PASADENA, Calif. -- Perched atop the publishing world, author John Grisham is refreshingly candid about the relative worth -- both literary and economic -- of his novels, and perfectly willing to offer an assessment as to why "The Client" is his only book to make it to the small screen.
"Most of my books sort of end with people on the run," Grisham said at the Summer Press Tour in Pasadena, Calif. "You know, with bullets and dead bodies and that kind of stuff. This is the only one that would lend itself to an ongoing series with people who are in one place, and who are not running."
OK, that's simple enough. Then comes the real reason the novel "The Client" has become the TV series "John Grisham's The Client":
"The TV rights to 'The Client' were included in the movie deal, which happened three years ago," the author explained. "And ... these movie contracts are eight inches thick, and buried somewhere in the contract was the TV rights -- and a lot of other rights -- that I signed away when I signed the contract and took the money."
But now that the series is a reality, Grisham is on board as a "consultant," mainly to offer suggestions for stories; he's not planning on writing any episodes.
"I really don't have time to write them," he said, "and I really don't have the desire to do the writing."
Grisham, of course, is a current member of an exclusive club of 500-pound gorillas who write popular fiction. His legal thrillers ("The Firm," "The Client," "The Pelican Brief," "The Rainmaker," "A Time to Kill" and "The Chamber") all have been enormous best sellers, much like the horror/suspense novels of Stephen King and the political/military thrillers of Tom Clancy. His job at present, he said, and his contractual obligation, is to write one novel per year for the next two or three years.
"That takes a lot of time, and it takes most of my energies."
Before putting pen to paper, Grisham was a Mississippi attorney. And the protagonist of "John Grisham's The Client," Reggie Love (played in the series by JoBeth Williams), is a Southern lawyer, too, albeit a female with a checkered past.
"A lot of the things that Reggie did in the movie, and a lot of the things about her law practice were very similar to what I did for 10 years," Grisham said.
That being the case, when the author got a first glance at the script for the series pilot episode, he sent plenty of notes and recommendations for changes -- and some praise -- back to Hollywood. When he finally saw the finished pilot, he said, "a lot of the things I suggested ... had been listened to. And some of the ideas I had, which were probably not that good to begin with, were ignored. And that's what I sort of expect."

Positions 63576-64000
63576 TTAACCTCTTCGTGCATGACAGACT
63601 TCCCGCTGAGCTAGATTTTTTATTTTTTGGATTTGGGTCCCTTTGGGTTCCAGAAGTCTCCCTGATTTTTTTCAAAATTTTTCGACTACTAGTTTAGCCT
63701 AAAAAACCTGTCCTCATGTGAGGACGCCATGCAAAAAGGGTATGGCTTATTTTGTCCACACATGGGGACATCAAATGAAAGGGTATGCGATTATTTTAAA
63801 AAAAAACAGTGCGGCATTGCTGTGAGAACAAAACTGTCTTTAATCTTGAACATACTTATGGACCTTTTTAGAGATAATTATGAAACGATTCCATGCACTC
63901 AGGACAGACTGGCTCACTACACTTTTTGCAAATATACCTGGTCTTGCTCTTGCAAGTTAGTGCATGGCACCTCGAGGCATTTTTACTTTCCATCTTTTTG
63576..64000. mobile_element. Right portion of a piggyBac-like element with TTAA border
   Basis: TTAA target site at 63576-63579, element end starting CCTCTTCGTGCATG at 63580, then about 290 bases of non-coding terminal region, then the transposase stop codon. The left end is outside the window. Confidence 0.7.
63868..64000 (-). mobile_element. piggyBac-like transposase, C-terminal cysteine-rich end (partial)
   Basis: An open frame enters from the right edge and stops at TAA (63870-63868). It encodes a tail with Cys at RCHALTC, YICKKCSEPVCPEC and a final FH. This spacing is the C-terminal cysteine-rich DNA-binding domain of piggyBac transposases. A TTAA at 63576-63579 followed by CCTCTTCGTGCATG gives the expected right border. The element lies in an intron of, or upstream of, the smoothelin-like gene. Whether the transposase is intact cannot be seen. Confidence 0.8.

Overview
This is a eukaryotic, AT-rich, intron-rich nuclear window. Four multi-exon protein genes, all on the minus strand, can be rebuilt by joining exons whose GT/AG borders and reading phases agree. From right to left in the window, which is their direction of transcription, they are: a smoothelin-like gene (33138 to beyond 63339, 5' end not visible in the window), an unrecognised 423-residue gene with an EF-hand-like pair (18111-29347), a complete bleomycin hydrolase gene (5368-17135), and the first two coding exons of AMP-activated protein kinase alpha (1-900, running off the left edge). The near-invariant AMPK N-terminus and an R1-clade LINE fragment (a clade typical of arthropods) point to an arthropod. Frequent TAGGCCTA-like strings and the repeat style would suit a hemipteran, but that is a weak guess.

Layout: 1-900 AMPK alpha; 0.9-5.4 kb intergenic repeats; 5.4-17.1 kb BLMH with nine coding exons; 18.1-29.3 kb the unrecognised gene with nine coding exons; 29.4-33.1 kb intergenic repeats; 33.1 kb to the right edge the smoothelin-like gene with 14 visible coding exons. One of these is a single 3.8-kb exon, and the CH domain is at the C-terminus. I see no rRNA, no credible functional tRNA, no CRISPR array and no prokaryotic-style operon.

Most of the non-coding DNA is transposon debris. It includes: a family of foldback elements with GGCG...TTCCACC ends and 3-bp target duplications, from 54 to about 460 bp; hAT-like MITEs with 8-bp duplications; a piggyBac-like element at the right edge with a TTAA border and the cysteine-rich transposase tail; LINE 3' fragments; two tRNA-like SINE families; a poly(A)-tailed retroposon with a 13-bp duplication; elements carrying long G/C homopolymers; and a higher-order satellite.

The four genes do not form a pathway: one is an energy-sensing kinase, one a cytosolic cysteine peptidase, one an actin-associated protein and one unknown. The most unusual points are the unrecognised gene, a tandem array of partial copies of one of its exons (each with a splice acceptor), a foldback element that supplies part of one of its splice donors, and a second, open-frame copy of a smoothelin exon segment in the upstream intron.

It turns out Grisham's been getting an earful of counsel from another author who's had about as much experience with Hollywood as anyone.
"Stephen King is a friend of mine," Grisham said. "And we talk about books and movies all the time. And he gave me some very good advice a couple of years back: He said when you deal with Hollywood, you get all the money you can up front. You kiss (the book) goodbye, and you expect it to be something different.
"And if you don't like that, then don't do it; don't deal with Hollywood. Nobody makes us sell our books for film. And that really is my attitude when I sell a property now."
And Grisham has no illusions about the status of his work in the pantheon of Southern authors. "I am not a Southern writer," he said. "I'm a writer of popular fiction who happens to live in the South. And that's unusual, because Southern writers, or writers from the South, typically explore geography and history and the tortured history of, you know, stuff I get tired of.
"But for that reason they're much more serious writers, much more serious artists. And they all win more Nobels and Pulitzers than I'll ever win.
"But to be a writer, especially from Mississippi -- a state that's produced a lot of writers -- and to care nothing but to write hopefully a high quality of popular fiction is indeed unusual. But it fits. It's time somebody did it."
Indeed, Grisham views the writing as employment, not a calling or mission, and says he can see the day coming when he'll stop writing novels altogether.
"When I reach the point to where I'm cranking out the books simply because they will sell because of my name, I hope I have the sense to quit," he said. "And I think one of these days I'll quit. I don't know when; maybe two books from now, or five books from now.
"But when I start to decline, and when the books aren't what I want them to be, then I'll stop it and go do something else."